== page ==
Once you establish the Personal Cloud on the ix4-200d, you can send out membership invitations to employees, clients, partners, etc. via email directly from the unit’s browser-based administrative console. The email invitations contain a link to Iomega’s Storage Manager access software that’s embedded with a unique access code which, upon installation, automatically configures the software to connect to the specified cloud.

This makes it easy to set up clients since the recipient doesn’t need to know any particulars like an URL for the ix4-200d or even the name of the cloud.  At the moment, the Storage Manager software is available for Windows, Mac and about a half-dozen flavors of Linux systems. On the mobile device front, an Apple iOS version is due out in mid-May, and one for Android is scheduled to follow around the end of June.

NAS and Data Security

It’s important to note that when you issue an invitation to join your cloud, you’re not actually inviting an individual, but rather, his or her computer/device. (Incidentally, Iomega says that a Personal Cloud can have up to 250 members.) Once the Storage Manager software’s been downloaded and installed, it provides that computer with access to the ix4-200d’s array of default array of shared folders, including Backups, Documents, Movies, Music, Pictures and more.

Iomega’s Personal Cloud doesn’t provide any inherent way to define access permissions; a device is either a member of the cloud or it’s not. So, to control access to specific folders by specific people, you must set up user accounts and configure folder access rights by enabling security on the ix4-200d itself.

Iomega Storage manager; NAS, small business storage
The Iomega Storage Manager interface.
(Click for larger image)
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After you do this, the Storage Manager prompts for a login password and then automatically provides access to any folders the user has rights to.  For the most streamlined access, ix4-200d account names and passwords should be set to match those on the user’s system, as this eliminates the need to log into the cloud separately. If a person doesn’t have an account on the ix4-200d the first time he or she accesses the cloud, Storage Manager helpfully offers to create the account, which can be a bit of a time saver.

What’s particularly nice about Storage Manager is how it provides access to the ix4-200d’s shared folders. There’s no proprietary or klugey browser-based interface that requires you navigate and access files in an unfamiliar way (e.g. checking boxes to select files and downloading files before you can open them).

Instead, folders are automatically mapped to drive letters in Windows Explorer (or accessible through Finder on a Mac, for example) so you can interact with them as if they were a local drives, or at least a local network.

We’re somewhat less enthused about the fact that, in Windows at least, there’s no way to specify which of the ix4-200d’s folders Storage Manager will map -- they’re all mapped all the time, which can make for lots of unnecessary drives for some people.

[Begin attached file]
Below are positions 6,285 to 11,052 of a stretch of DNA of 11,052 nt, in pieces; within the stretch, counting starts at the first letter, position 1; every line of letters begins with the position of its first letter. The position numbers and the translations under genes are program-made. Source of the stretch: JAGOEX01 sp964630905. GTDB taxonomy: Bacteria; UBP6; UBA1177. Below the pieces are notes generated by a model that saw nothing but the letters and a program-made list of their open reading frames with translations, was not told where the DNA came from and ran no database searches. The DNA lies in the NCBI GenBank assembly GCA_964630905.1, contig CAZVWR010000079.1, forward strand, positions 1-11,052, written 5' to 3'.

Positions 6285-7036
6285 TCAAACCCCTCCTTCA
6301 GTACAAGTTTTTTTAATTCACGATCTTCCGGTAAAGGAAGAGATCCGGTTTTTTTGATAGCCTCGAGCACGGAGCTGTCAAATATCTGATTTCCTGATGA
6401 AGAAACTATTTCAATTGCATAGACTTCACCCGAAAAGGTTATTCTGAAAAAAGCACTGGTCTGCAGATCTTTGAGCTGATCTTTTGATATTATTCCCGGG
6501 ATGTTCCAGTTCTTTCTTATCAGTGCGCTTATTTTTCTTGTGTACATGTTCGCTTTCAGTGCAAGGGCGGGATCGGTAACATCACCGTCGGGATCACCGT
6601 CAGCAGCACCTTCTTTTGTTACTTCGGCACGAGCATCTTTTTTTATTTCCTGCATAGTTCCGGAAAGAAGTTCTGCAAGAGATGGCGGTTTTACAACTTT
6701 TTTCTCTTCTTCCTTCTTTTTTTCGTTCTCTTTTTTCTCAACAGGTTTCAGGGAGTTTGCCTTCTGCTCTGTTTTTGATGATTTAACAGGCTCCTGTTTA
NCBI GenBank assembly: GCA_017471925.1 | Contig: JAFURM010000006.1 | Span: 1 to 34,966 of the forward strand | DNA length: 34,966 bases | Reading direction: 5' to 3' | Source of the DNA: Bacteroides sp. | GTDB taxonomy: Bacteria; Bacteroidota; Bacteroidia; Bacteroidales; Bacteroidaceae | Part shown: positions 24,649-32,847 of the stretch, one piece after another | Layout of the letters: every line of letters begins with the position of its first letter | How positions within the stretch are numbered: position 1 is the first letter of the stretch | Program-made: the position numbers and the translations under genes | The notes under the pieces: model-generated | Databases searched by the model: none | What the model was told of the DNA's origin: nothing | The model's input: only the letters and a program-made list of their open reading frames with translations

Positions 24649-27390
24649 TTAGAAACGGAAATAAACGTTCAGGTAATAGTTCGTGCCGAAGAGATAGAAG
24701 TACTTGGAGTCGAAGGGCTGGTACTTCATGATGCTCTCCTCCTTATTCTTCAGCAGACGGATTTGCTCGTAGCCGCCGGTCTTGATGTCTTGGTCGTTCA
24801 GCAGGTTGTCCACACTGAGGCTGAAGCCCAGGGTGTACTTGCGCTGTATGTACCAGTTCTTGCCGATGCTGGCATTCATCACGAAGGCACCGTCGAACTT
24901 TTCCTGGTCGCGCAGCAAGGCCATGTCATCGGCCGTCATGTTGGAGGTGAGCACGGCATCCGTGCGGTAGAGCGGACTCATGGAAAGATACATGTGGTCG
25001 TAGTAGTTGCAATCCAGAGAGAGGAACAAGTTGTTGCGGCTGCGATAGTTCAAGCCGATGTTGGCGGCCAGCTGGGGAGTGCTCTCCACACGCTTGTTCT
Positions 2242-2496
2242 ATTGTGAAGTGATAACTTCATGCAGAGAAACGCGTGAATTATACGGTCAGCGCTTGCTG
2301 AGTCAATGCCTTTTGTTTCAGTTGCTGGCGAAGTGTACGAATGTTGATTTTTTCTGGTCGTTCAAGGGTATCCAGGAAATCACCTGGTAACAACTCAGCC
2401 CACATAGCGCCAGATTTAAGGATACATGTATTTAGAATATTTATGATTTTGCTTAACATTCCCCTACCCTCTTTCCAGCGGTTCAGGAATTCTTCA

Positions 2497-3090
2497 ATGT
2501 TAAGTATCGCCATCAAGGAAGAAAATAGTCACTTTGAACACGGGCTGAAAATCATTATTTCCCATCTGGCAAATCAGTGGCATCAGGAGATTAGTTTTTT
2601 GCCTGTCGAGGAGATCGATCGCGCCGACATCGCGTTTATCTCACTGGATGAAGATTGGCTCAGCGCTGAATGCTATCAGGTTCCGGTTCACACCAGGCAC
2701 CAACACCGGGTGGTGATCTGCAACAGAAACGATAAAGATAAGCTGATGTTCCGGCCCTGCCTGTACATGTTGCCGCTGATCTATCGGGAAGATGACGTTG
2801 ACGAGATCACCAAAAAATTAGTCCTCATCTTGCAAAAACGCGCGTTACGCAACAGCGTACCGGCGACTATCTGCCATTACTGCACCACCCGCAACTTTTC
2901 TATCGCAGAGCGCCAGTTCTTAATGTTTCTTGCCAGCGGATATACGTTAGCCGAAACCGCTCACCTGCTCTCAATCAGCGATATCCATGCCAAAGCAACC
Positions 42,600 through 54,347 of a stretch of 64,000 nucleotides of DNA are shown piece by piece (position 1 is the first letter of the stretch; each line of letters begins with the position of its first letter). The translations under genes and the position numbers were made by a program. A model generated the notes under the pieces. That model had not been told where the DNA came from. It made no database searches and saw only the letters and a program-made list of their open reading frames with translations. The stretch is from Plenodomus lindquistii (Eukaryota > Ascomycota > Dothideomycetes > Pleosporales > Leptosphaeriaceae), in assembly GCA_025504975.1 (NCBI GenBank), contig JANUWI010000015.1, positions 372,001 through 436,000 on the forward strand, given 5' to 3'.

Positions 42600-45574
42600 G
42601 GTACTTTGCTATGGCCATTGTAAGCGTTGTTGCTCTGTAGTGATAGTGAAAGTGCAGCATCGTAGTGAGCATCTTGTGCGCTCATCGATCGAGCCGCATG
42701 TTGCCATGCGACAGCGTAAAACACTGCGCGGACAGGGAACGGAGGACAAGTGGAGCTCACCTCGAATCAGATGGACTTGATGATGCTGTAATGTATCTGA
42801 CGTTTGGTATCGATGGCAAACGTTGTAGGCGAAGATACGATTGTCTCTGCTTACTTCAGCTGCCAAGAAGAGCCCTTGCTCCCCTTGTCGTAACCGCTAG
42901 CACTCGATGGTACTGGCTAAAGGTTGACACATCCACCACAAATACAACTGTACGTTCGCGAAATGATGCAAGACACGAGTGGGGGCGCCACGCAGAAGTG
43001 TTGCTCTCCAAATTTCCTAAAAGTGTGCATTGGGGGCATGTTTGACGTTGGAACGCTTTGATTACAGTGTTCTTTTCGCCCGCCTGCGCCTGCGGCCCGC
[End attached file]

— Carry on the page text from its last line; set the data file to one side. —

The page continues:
Moreover,  you can’t control what drive letter a shared folder will use on a given system, so the Pictures folder might be drive R: on your desktop but drive U: on your laptop depending on what other devices on your system (e.g. hard drives or DVDs) are using drive letters. This may also require users to refer to folders by name rather than by drive letter, since the latter may not be consistent from person to person.   

Personal Cloud Storage Performance

It’s important to keep in mind that when you're accessing the ix4-200d from a distance, the performance won’t be nearly as sprightly as it is when the unit’s sitting in the same building as you. How fast you can access your cloud’s data will ultimately depend on the speed of the Internet connection between you and the ix4-200d.

That said, we tried accessing the ix4-200d’s cloud via a laptop from a number of remote locations, and it was responsive enough that there were only very infrequent reminders that we were accessing our data from afar. (For best results, Iomega recommends a 500 Kb/sec upstream connection and between 2.5 and 6 Mb/sec downstream depending on the type of data you’re working with.)

Bottom Line

If you want a way to keep your small business data in-house but still be able to access it from places like your home, an airport, or coffee shop as easily as you do from your desk, the Iomega StorCenter ix4-200d Cloud Edition is worth a serious look.

  • Price: $799, $1,099, $1,599 (for 4, 8, or 12 TB, respectively)
  • Pros: Easy access to data from remote locations via Personal Cloud; no monthly subscription fees
  • Cons: No eSATA or USB 3.0 ports for external storage; Storage Manager software lacks customization options

Joseph Moran is a veteran technology writer and co-author of Getting StartED with Windows 7, from Friends of ED.